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Anatomy of female puberty: The clinical relevance of developmental changes in the reproductive system

Authors

  • Caroline Wingo Colvin,

    Corresponding author
    1. Division of Pediatric Endocrinology, Department of Pediatrics, University of Alabama School of Medicine, Birmingham, Alabama
    • Division of Pediatric Endocrinology, Department of Pediatrics, University of Alabama School of Medicine, 1601 4th Avenue South, CPP II Suite 230, Birmingham, AL 35233, USA
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  • Hussein Abdullatif

    1. Division of Pediatric Endocrinology, Department of Pediatrics, University of Alabama School of Medicine, Birmingham, Alabama
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Abstract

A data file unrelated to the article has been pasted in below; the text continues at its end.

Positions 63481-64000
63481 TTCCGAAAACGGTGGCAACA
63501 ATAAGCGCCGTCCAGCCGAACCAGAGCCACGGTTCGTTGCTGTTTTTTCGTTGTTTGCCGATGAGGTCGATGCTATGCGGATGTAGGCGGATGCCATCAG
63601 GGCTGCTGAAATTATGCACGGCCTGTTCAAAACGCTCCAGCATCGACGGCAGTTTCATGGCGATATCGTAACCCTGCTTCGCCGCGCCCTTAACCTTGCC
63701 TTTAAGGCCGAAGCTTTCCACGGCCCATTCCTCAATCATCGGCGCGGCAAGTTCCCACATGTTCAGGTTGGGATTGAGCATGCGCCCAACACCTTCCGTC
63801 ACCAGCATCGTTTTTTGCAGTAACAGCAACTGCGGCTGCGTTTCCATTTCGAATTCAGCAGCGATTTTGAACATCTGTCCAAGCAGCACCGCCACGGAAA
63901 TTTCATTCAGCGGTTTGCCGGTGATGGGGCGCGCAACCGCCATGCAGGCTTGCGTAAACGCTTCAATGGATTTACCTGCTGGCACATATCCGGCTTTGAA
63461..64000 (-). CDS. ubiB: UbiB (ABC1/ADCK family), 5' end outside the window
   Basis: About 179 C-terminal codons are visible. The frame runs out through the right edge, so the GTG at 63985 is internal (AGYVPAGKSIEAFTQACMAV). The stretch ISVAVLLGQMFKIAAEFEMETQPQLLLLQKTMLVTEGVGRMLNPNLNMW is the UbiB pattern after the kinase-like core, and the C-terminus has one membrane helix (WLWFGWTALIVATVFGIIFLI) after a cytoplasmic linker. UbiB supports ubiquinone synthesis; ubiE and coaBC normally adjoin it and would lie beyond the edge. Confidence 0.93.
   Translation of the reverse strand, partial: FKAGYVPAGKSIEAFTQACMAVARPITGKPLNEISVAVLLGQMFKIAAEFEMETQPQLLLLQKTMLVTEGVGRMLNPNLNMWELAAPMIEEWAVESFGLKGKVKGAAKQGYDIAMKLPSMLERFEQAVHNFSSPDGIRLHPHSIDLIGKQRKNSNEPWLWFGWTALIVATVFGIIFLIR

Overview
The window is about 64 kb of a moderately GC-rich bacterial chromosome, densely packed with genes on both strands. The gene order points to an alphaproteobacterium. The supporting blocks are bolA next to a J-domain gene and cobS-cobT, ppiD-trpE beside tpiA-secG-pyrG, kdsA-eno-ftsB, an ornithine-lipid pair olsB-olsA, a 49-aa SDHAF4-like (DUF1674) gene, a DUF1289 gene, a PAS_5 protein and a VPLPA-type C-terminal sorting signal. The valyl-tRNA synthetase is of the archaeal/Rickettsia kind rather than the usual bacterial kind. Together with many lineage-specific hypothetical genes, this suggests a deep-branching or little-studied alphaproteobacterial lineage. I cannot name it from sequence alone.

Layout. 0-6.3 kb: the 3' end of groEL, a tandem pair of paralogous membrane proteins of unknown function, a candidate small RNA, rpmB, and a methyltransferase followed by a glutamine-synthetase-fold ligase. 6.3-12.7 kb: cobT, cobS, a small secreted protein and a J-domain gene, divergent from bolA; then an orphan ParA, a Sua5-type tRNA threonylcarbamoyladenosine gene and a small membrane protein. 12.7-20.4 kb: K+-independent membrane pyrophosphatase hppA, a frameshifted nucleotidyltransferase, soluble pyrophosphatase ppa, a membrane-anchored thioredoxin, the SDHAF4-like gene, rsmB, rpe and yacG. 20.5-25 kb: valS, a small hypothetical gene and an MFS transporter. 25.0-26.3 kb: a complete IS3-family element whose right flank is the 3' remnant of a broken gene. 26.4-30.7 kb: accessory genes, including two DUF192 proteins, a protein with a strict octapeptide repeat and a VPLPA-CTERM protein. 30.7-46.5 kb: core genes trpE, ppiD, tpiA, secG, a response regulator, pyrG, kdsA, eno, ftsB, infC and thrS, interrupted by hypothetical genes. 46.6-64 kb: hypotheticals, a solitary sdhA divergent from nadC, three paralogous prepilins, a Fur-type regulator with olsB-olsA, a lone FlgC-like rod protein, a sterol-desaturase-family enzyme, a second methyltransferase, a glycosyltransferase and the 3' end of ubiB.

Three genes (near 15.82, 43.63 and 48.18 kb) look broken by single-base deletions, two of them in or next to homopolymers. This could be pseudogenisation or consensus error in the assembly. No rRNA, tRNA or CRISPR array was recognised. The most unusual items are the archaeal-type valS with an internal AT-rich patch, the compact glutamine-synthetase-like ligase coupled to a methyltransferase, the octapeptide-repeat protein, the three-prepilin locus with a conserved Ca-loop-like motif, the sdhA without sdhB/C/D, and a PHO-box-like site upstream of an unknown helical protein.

Puberty is the period of biologic transition from childhood to adulthood. The changes that occur at this time are related to the increasing concentrations of sex steroid hormones. In females, most pubertal changes are caused by estrogen stimulation that results from the onset of central puberty. Significant development occurs in the organs of the female reproductive system and results in anatomic changes that characterize reproductive maturity. Adrenal and ovarian androgens also increase during puberty, affecting change that includes the promotion of certain secondary sex characteristics. The ability to recognize normal pubertal anatomy and distinguish between estrogen and androgen effects is important in the ability to diagnose and treat disorders of sex development, precocious puberty, pubertal delay, and menstrual irregularities in children and adolescents. An understanding of this developmental process can also help clinicians identify and treat reproductive pathology in adultsand across all female life stages. Clin. Anat. 26:115–129, 2013. © 2012 Wiley Periodicals, Inc.

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